Junction Networks Interoperability Test
At Junction Networks, we put each of the phones we use through a multi-step interoperability test in which we put the phones through 30 test cases. An example of a test case would be the following:
“Test phone calls phone B
B picks up
B puts Test phone on hold
B calls phone C
C picks up
B transfers test phone to C
Call must be transferred correctly to C. B must be released correctly after the transfer. When C picks up, audio must work in both ways between test phone and C. When test phone is on hold, there is no audio between it and phone B.”
We are very happy to say that the Polycom 550 passed each test.
With HD Voice, the voice quality of the Polycom 550 is superb. It is something that you have to try out yourself to truly appreciate. Here are two sound clips taken from mgraves.org, which should give you an idea of the sizable difference between wideband audio and standard audio. The first clip is what you might expect from a regular SIP call and the second is what you get with HD Voice using a Polycom 550/650. I actually think the sound quality I get with my 550 is even better than what you hear in the second clip. In fact, in conference calls with off site coworkers, it sounds as if they are sitting right across from me.
Polycom is known for making high quality speakerphones, and they certainly did not skimp on this feature in the IP 550. With HD Voice and excellent echo cancellation, conversations are astonishingly clear and crisp. While a lot of IP phones on the market have barely usable speakerphones, the Soundpoint IP 550 has one of the few that I would use regularly with confidence.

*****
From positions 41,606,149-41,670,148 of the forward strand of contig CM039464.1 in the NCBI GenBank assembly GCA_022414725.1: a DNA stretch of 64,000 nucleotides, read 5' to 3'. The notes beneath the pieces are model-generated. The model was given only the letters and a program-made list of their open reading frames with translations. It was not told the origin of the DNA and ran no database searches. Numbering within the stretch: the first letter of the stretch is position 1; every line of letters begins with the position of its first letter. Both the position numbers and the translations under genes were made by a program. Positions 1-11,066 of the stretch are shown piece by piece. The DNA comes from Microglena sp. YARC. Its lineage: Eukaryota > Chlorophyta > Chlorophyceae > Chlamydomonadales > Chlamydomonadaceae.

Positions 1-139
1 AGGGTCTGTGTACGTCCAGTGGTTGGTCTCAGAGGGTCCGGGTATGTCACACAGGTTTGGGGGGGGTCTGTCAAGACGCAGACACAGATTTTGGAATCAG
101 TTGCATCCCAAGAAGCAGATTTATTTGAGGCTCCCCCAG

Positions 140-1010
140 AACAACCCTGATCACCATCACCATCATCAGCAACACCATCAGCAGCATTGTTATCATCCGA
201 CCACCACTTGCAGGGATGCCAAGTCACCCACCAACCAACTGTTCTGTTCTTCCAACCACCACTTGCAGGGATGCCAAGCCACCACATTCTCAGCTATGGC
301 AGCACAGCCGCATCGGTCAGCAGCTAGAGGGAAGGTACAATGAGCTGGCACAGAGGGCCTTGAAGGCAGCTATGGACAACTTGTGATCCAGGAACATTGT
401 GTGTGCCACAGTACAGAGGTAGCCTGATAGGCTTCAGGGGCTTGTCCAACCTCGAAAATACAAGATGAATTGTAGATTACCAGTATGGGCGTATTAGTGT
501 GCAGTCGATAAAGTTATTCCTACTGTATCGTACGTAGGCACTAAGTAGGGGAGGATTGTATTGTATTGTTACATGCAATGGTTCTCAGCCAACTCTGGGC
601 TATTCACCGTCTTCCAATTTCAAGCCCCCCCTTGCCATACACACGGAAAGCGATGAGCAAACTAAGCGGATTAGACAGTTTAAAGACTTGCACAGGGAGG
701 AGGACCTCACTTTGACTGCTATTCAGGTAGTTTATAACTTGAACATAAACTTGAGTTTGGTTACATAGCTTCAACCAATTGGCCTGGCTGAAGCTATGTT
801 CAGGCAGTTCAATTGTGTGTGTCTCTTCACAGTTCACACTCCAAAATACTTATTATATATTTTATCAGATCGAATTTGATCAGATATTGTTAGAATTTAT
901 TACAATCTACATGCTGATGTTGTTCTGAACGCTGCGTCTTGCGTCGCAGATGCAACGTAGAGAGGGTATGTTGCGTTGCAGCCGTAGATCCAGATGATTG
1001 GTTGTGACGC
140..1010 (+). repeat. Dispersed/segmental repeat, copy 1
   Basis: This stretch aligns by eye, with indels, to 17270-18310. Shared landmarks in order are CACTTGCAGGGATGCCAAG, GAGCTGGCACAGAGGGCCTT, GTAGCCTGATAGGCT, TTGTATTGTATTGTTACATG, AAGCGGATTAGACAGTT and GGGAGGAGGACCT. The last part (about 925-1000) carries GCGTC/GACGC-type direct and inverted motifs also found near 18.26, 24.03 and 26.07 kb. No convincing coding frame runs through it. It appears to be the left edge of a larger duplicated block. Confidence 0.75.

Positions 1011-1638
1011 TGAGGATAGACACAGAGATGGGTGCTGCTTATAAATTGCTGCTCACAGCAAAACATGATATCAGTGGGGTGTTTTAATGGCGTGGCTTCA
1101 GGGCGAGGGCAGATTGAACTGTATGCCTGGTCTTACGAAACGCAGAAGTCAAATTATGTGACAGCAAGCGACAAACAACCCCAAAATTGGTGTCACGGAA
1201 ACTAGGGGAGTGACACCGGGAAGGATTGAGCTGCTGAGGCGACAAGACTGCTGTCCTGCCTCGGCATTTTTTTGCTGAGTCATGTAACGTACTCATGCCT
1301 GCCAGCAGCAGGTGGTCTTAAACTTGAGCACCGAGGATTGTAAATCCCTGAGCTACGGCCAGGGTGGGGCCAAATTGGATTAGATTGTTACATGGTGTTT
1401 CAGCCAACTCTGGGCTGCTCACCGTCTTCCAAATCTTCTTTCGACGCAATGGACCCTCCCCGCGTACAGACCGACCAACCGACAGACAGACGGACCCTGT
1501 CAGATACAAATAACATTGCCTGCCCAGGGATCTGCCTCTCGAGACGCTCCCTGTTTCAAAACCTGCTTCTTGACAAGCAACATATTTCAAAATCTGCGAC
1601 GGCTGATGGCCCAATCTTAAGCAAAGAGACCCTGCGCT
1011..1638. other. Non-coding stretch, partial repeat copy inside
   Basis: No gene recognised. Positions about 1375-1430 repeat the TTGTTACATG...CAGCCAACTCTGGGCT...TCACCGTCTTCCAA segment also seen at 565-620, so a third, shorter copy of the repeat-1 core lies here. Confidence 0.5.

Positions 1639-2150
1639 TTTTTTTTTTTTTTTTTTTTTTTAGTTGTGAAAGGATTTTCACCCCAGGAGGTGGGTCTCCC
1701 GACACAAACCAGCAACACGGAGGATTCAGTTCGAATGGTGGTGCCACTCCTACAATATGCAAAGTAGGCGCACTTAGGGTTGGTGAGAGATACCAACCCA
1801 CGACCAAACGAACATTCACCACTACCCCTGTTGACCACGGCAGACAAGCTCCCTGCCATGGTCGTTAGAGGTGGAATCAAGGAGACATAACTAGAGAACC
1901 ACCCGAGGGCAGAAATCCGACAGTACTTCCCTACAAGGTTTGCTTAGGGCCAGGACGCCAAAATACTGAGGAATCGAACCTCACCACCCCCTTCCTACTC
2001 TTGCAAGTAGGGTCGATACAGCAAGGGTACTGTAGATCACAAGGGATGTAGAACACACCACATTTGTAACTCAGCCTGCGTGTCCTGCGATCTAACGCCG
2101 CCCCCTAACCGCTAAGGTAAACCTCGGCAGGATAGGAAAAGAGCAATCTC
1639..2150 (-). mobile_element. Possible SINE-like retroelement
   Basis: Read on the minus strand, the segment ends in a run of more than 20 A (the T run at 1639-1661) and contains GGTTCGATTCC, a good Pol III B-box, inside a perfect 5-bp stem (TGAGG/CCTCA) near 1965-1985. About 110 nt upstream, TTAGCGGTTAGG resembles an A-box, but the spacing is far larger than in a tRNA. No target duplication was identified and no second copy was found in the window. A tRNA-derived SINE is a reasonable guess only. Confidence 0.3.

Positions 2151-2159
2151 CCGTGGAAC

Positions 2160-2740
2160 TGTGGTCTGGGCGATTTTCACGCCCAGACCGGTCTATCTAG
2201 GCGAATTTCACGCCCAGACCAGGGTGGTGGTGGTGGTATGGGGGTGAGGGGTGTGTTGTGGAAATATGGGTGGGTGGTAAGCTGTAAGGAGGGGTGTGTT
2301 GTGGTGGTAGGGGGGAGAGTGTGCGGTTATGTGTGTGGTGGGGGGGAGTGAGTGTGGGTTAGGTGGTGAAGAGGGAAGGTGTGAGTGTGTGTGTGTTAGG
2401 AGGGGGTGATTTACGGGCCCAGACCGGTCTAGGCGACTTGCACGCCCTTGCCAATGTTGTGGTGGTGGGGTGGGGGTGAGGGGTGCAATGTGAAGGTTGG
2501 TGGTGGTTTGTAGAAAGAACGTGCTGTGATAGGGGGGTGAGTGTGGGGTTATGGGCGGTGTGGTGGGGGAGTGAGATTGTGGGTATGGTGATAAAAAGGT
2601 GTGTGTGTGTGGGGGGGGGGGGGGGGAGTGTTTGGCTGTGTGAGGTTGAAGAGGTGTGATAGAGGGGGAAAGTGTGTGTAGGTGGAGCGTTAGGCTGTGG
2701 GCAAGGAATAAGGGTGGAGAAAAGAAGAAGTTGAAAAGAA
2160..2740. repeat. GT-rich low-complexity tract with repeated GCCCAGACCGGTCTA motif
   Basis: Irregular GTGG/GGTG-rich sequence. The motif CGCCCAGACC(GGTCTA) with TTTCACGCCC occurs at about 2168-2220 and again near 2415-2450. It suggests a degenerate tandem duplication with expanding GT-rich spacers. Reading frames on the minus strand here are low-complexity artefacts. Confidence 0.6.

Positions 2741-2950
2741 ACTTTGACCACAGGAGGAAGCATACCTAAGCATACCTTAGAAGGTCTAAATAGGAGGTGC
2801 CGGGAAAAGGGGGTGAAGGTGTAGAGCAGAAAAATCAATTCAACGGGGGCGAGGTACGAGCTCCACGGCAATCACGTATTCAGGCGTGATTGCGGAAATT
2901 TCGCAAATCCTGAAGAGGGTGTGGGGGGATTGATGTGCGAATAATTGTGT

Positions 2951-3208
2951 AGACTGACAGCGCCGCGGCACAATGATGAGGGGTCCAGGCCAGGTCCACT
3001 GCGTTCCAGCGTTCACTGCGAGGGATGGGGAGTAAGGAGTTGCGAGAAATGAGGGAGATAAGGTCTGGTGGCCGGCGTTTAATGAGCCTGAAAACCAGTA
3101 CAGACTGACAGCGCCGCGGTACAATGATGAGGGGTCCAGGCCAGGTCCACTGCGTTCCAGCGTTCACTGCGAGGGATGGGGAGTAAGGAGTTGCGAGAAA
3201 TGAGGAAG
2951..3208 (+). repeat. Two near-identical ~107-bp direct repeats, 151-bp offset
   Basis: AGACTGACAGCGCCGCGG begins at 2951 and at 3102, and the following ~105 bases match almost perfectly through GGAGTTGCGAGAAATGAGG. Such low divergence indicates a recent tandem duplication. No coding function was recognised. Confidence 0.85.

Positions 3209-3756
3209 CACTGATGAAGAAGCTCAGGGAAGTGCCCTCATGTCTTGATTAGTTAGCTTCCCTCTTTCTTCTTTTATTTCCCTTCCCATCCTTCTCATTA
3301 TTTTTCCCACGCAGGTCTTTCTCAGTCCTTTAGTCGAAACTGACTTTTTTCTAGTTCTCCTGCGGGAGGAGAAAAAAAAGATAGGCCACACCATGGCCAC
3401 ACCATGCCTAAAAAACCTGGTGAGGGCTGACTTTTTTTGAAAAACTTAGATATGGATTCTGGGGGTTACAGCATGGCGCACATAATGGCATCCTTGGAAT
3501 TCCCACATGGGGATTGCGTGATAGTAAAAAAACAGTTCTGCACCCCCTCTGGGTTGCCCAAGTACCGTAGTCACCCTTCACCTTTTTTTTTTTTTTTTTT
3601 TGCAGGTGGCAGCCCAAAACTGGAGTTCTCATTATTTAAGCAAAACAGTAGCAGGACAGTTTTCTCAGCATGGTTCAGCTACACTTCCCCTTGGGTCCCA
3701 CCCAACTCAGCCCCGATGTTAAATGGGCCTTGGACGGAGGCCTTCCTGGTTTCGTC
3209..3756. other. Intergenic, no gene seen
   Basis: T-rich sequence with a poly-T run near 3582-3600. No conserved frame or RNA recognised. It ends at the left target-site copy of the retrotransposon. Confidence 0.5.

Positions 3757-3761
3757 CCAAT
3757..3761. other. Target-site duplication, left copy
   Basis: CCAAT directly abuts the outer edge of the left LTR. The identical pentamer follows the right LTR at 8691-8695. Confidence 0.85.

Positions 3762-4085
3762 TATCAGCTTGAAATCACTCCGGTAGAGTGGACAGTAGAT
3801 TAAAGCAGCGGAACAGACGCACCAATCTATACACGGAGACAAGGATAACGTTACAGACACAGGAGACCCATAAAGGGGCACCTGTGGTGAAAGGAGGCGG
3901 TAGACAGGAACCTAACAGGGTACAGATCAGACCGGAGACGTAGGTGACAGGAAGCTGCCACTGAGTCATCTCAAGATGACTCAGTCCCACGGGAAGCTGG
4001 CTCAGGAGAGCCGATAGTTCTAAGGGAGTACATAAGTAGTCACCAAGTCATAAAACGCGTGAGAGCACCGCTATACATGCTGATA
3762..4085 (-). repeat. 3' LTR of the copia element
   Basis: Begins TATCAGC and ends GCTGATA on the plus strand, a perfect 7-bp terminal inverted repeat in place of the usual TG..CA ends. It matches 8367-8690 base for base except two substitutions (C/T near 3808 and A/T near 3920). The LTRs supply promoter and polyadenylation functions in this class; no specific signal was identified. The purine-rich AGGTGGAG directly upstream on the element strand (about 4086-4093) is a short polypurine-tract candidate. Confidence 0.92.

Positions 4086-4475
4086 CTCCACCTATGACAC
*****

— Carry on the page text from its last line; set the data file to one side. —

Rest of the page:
Unfortunately, to get the full benefits of wideband audio, calls have to be handled by IP from end to end. Calls that go through the PSTN will still have their voice quality enhanced but the improvement will not be as noticeable. Furthermore, both ends of the call have to be using an HD voice compatible phone.
Ease of Use
The Polycom 550 is an extremely user-friendly phone that offers a lot of room for users to customize their experience. For example, you can set your phones to display any image of your choosing; in our case, the OnSIP logo. The phone also comes with an XHTML browser feature that allows you to use the LCD screen to interact with simple XHTML applications. We’re not too big on using XHTML applications here at OnSIP, but we can imagine that there is plenty of room for different users to design applications specifically catered to their needs. Some examples of the “stock” XHTML applications include a stock ticker, a browser that can look up flight details, etc.
The phone itself has convenient dedicated hard keys for most of the things you’ll use on a daily basis like, “hold”, “conference”, “transfer”, “redial”, “messages” and “dnd”. For some of the more advanced stuff, you can navigate to them painlessly using the LCD screen and navigation pad. The phone also has dedicated hard keys for speakerphone and headset where you can set different preferred volumes. This is a great addition for someone who switches between the handset, speakerphone and headset during those busy hours.
The Polycom 550 is one of the best phones sitting in our labs. It delivers the best in handset and speakerphone voice quality, a customizable XTHML interface, a glossy 320x160 backlit LCD screen, and more features than we can cover. One of the main concerns about the Polycom 550 is about its price. When it was first released a couple of years ago, it went for over $300 dollars. Nowadays, you can get your hands on a 550 for just a little more than comparable models from other manufacturers. Is it worth it? In our minds, the answer is a definite yes. Although we prefer to think of ourselves as neutral and invite you to bring whatever hardware you want to our service, in the back of our minds, we’re kind of secretly hoping you’re bringing a fleet of 550s. Don’t tell anyone.